Could you please give me some sort of advice to help me change my life (either by getting out of my current rut, long term, or both)? I promise I am basically a hard worked who wants to do good things and be a good person, but I can’t move forward. Even this morning I have tried to look up some tips and I enrolled in a month long trial of Daily Burn. I am really trying here, so if someone could help me out I would appreciate it so very much.

My Mother Enables My Depression

Answered by on -

A.

You are very correct. Ultimately, the only person who can help you is you. Although I understand your frustration, blaming your mother for enabling you is not fair to her or helpful to you. A person can only enable someone who agrees to be enabled. As you’ve already discovered, waiting for your mother to change in order to change yourself is a losing proposition.

I find myself wondering what you are so afraid of that you aren’t moving into adult life. On the face of it, it looks to me like you need to get a job and get out of the house. Consider finding a cheap place and sharing with a housemate to cut expenses. College may be important eventually, but I worry that it’s become another way to avoid dealing with whatever is blocking you from being on your own.

If options for treatment are limited in your area, there are other ways to get help. Take a look at the following books: The Depression Workbook by Mary Ellen Copeland, The Anxiety and Phobia Workbook by Edmund Bourne and Feeling Good by David Burns. My book, Unlocking the Secrets of Self-Esteem, might also be helpful. All of those books include concrete, practical activities to help you get back on track. Choose one and work on it seriously. Self-help can be very, very helpful — as long as you commit to it.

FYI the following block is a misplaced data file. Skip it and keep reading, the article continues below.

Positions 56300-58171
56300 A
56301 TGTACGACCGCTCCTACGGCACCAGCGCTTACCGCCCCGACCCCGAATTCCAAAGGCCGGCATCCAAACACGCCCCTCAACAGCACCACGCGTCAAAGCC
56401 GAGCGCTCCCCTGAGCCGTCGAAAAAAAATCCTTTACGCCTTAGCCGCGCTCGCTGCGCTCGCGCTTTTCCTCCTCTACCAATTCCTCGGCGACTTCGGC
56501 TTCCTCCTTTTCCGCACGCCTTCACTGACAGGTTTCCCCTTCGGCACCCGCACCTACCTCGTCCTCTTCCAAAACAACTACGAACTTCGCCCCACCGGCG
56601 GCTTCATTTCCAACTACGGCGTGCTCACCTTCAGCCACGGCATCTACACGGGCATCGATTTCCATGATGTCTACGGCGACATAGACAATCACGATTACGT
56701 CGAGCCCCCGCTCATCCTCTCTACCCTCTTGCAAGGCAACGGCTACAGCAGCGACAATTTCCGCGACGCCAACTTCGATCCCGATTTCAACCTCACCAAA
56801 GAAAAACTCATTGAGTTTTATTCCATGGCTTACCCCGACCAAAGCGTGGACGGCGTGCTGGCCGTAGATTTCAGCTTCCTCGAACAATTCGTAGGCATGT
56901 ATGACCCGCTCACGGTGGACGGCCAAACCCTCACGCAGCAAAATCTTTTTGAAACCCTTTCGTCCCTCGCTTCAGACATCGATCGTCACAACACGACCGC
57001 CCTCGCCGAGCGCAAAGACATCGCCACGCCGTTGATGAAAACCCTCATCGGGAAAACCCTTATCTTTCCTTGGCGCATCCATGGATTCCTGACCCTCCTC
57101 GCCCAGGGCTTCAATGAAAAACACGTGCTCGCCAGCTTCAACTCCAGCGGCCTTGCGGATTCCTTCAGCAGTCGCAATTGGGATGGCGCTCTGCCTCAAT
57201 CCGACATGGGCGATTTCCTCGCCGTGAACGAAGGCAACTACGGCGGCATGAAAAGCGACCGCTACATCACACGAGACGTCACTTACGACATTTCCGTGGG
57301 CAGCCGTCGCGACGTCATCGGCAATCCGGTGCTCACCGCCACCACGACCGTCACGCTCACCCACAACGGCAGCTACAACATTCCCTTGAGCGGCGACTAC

Do consider joining a support group here at PsychCentral. You will gain from the support and practical advice of other people who are struggling with some of the same issues.

I found it very helpful in my own life when one of my teachers pointed out that “trying” doesn’t count. We either do something or we don’t. Trying, he used to say, is a way assuage our conscience with good intentions while not really doing what we know we need to do. The solution is to set smaller, achievable goals. Do a small goal, then set the next one, then the next one after that. That approach can prevent you from overwhelming yourself by the big picture and will start you on a path of real movement.

Finally, don’t give up on therapists. It sometimes takes interviewing several before finding the therapist who is a good fit.

I wish you well.
Dr. Marie

My Mother Enables My Depression

Dr. Marie Hartwell-Walker

Dr. Marie is licensed as both a psychologist and marriage and family counselor. She specializes in couples and family therapy and parent education. Follow her on Facebook or Twitter.

APA Reference
Hartwell-Walker, D. (2018). My Mother Enables My Depression. Psych Central. Retrieved on September 21, 2019, from https://psychcentral.com/ask-the-therapist/2016/03/17/my-mother-enables-my-depression/
Scientifically Reviewed
Last updated: 8 May 2018
Last reviewed: By a member of our scientific advisory board on 8 May 2018